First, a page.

What a mess. The closed-open-closed status of the state’s bars and taverns has been a disaster — and blame goes up and down the line.
Let’s start with the governor’s initial reaction.
“If I could go back and redo anything, it probably would have been to slow down the opening of bars, now seeing in the aftermath of how quickly the coronavirus spread in the bar setting,” Gov. Greg Abbott said in a radio interview last week, The Texas Tribune reported.
That’s an interesting statement from two points of view.
One, the Texas Alcoholic Beverage Commission was reporting the vast majority of bars and taverns were following reopening guidelines. In a press release two days before the governor ordered bars closed, TABC issued a press release.
“The fact that there were fewer than 20 violations found among 600 businesses inspected shows that bar and restaurant owners are taking their responsibilities seriously,” TABC Executive Director Bentley Nettles said. “Our goal throughout Operation Safe Open is to encourage Texas businesses to operate safely; only those which put their customers’ lives in danger will face penalties.”
Two days later, all bars were handed penalties: They were ordered closed.
Secondly, the swift increase began after the Memorial Day weekend. Young people congregate in places other than bars — like the beach or in large gatherings elsewhere. During the Memorial Day weekend, Galveston’s beaches could be fairly described as being packed.
Although the governor shut down the bars, he did not shut down beaches. Actually, since the Texas General Land Office makes decisions on beach openings and closures, ordering beaches closed would have been a simple matter. Yet, it took six days for the state to give local governments permission to do so.
However, Abbott did close down river rafting, where Hays County saw a spike in coronavirus cases.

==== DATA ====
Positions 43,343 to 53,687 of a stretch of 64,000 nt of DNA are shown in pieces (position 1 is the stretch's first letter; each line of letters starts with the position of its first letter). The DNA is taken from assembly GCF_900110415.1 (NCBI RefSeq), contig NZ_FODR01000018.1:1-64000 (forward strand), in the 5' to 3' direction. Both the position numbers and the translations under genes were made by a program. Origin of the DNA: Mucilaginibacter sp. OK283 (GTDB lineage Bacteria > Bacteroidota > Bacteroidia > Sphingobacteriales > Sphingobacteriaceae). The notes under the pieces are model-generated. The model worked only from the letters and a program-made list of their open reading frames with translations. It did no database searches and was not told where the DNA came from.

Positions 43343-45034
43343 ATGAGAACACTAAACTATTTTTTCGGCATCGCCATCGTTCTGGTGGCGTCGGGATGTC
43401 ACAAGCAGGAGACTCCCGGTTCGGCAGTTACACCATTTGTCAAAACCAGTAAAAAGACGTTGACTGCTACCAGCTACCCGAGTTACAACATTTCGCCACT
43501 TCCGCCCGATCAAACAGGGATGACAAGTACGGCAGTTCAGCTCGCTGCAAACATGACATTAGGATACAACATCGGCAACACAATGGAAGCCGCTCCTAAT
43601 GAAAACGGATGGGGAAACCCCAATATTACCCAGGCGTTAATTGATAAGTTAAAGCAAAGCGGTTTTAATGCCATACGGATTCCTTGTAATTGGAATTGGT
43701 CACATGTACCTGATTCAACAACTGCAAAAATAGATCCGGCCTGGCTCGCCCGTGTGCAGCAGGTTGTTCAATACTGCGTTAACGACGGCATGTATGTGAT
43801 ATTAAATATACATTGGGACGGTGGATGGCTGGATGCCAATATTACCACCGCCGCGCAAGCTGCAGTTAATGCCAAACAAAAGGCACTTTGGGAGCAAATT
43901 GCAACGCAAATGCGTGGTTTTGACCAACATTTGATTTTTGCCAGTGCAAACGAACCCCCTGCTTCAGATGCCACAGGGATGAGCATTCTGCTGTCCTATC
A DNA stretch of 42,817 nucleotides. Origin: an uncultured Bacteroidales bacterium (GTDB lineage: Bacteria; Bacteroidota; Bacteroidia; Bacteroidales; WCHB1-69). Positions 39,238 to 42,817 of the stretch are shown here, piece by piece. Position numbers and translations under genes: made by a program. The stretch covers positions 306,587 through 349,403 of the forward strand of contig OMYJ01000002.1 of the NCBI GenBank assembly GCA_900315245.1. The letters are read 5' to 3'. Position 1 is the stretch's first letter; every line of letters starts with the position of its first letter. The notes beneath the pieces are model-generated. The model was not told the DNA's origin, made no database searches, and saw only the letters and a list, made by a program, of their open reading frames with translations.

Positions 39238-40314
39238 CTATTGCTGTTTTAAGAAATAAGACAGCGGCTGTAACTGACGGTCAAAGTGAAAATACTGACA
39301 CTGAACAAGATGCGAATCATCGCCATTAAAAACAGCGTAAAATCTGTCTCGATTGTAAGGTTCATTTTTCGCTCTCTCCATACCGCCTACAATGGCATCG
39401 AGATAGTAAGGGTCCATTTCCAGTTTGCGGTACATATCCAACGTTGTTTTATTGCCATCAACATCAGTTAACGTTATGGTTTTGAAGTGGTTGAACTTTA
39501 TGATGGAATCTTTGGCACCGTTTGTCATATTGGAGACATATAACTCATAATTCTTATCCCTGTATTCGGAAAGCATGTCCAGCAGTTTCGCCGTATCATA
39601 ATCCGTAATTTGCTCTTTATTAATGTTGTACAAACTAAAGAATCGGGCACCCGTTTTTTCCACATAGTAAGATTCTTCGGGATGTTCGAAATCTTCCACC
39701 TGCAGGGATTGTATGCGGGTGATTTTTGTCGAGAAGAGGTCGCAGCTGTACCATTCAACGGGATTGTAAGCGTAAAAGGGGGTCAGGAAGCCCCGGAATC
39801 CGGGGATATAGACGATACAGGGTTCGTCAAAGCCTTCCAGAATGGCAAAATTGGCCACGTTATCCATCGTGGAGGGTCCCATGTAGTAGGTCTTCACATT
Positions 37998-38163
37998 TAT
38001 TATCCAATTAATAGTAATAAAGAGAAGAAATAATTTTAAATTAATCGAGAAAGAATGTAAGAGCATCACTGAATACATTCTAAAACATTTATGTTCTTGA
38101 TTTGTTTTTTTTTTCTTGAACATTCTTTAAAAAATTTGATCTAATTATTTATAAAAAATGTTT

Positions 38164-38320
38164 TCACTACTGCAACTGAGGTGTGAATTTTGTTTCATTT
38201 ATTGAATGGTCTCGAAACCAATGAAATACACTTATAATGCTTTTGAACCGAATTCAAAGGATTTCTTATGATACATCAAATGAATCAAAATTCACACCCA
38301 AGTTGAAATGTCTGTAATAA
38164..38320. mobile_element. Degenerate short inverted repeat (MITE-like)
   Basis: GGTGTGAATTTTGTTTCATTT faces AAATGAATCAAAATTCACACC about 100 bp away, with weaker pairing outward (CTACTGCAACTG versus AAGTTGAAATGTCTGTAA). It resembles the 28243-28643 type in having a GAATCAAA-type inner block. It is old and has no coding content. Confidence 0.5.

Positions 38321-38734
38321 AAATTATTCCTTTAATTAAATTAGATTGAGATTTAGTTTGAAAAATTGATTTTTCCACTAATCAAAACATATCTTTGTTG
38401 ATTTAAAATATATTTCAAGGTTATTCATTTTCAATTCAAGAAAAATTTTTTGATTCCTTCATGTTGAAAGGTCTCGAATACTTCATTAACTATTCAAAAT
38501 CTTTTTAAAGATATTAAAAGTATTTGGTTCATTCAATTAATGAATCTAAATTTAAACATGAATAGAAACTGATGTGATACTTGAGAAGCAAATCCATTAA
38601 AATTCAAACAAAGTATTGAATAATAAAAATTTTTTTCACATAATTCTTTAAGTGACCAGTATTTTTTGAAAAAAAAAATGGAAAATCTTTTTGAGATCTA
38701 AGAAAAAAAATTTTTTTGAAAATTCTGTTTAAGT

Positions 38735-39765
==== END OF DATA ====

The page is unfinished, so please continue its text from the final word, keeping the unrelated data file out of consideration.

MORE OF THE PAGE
But still, he’s laid the entire blame on the bar and tavern industry.
Let’s look at the effect a few bar owners had on the entire industry. The truth is the number of neighborhood bars far outnumbers the large clubs that attract young people.
And some of the operators of the larger clubs not only ignored the guidelines but flaunted their disregard of the guidelines. The biggest problem was ignoring the 50 percent occupancy rule. Sure enough, video soon was posted showing tightly packed establishments with young people on the dance floor and at the bar.
The owners of the large bars that attract young people not only broke the rules but shut down the livelihood of many, many small tavern owners.
Then there are the customers at those larger bars — yes, mostly young people. Their actions not only broke the guidelines but threatened the health of the people they later came in contact with. It was irresponsible behavior.
There is little to argue that the reopening of bars and taverns had a hand in the uptick in coronavirus cases, especially when the rise was in the 20-to-40-year-old age group. But to lay the entire problem on the bar and tavern industry is unfair. It had a lot of help.
The governor’s rationale that bar and tavern owners, essentially, were the problem is too simple of an answer.
• Dave Mathews